Summers says payroll tax break should be extended
WASHINGTON Oct 11 (Reuters) - President Barack Obama's former economic aide, Larry Summers, said on Thursday that the payroll tax break for 160 million Americans should be extended in order to help promote economic growth.
The payroll tax, which funds the federal Social Security retirement program, is set to revert to 6.2 percent from 4.2 percent at the end of the year.
"This is not the right moment to repeal the payroll tax cut," Summers told the Center for American Progress think tank. "It is $120 billion that enables cash-strapped families to spend money on what they need and provides incentives certainly for small businesses and perhaps beyond," he said.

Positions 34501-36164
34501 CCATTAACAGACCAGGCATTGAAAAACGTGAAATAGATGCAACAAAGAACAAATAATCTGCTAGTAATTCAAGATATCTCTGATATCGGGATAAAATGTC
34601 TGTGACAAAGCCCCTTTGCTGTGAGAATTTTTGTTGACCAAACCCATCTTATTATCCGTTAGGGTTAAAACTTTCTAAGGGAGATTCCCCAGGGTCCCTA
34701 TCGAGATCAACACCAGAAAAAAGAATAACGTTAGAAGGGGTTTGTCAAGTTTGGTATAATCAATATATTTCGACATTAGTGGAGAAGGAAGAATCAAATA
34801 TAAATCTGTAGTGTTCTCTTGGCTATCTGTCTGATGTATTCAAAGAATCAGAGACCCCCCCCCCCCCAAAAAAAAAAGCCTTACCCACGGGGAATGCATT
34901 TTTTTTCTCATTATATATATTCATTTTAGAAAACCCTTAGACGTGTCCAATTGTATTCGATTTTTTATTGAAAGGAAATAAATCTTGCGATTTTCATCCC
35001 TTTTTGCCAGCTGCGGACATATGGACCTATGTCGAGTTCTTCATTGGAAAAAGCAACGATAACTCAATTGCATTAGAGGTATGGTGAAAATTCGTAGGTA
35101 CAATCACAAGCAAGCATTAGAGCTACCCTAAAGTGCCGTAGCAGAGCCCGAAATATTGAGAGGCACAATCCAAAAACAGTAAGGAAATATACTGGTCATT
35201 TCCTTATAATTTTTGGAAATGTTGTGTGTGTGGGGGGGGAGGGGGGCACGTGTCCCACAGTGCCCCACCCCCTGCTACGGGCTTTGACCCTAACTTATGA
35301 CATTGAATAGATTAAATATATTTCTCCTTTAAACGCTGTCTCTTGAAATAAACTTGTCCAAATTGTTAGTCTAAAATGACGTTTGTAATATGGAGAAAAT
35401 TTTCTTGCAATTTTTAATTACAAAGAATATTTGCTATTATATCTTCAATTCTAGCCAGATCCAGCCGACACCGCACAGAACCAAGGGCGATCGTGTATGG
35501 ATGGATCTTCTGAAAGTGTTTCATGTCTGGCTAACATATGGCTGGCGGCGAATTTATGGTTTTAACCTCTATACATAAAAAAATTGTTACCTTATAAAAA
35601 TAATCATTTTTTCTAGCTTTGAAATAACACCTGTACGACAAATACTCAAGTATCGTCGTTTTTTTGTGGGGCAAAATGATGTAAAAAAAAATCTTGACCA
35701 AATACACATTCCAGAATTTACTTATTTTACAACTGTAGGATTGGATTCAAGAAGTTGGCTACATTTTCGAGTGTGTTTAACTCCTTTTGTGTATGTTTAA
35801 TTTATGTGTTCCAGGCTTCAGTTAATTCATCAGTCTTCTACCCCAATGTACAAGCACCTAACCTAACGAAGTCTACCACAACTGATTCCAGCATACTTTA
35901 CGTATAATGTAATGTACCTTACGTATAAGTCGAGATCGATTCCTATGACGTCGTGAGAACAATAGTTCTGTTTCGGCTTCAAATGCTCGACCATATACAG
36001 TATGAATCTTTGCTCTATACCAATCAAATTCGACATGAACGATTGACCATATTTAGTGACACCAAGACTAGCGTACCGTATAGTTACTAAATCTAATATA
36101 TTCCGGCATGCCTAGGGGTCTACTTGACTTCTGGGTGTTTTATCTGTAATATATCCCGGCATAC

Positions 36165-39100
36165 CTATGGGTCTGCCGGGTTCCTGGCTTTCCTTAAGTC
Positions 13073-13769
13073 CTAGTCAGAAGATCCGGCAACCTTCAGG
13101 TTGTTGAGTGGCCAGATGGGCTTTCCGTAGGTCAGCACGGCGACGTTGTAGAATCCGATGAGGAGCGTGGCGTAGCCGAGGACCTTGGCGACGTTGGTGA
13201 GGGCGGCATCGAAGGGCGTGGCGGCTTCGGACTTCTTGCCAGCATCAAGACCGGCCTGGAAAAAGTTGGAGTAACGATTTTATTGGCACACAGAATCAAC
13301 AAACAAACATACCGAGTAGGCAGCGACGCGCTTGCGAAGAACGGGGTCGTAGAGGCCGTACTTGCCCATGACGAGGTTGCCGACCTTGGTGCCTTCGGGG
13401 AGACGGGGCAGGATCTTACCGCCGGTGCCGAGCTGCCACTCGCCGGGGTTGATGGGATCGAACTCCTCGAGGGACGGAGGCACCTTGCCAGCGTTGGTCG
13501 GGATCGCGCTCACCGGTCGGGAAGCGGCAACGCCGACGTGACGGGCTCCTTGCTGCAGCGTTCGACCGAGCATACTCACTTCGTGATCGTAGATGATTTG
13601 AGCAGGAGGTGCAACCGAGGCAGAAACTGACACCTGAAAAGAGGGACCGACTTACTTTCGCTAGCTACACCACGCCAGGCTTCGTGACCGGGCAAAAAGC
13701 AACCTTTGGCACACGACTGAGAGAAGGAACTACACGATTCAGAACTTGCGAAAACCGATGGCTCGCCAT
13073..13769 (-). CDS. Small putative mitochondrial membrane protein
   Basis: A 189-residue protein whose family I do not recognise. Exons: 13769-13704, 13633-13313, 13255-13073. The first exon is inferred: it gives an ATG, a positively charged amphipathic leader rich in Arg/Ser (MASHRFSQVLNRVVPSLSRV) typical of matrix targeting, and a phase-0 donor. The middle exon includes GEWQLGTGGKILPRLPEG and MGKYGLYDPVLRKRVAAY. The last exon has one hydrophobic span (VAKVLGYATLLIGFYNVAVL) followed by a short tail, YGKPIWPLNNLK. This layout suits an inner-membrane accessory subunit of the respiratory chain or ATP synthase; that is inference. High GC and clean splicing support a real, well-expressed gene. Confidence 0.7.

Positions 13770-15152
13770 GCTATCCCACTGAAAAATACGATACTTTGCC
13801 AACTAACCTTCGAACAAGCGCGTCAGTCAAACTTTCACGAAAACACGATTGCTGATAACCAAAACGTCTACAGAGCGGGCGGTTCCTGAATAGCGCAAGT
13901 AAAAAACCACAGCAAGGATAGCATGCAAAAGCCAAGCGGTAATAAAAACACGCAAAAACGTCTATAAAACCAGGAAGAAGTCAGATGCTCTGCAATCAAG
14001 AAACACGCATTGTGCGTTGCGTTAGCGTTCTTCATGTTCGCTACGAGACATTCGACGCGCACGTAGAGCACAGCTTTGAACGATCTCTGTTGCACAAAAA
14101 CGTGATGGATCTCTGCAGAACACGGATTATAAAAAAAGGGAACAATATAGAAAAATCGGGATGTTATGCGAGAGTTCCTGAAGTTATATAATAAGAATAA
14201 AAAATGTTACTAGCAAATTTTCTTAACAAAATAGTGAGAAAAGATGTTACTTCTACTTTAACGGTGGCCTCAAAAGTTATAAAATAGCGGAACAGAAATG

Summers said it was critical to spur growth and increase demand and warned that the country was still at risk of a "lost decade" of the "great stagnation."
Another set of tax breaks for all Americans are set to expire at the end of the year and government spending is expected to shrink - a combination of financial shocks often referred to as the fiscal cliff.
Summers, who was Obama's top economic adviser until November 2010 and a treasury secretary under President Bill Clinton, said if all the fiscal stimulus were to be suddenly withdrawn, the consequences would be dire. Summers, the business community and policymakers have warned that the higher taxes and sharp cuts in government spending will push the U.S. economy back into recession.
"It is essential that we avoid falling over that cliff," Summers said.
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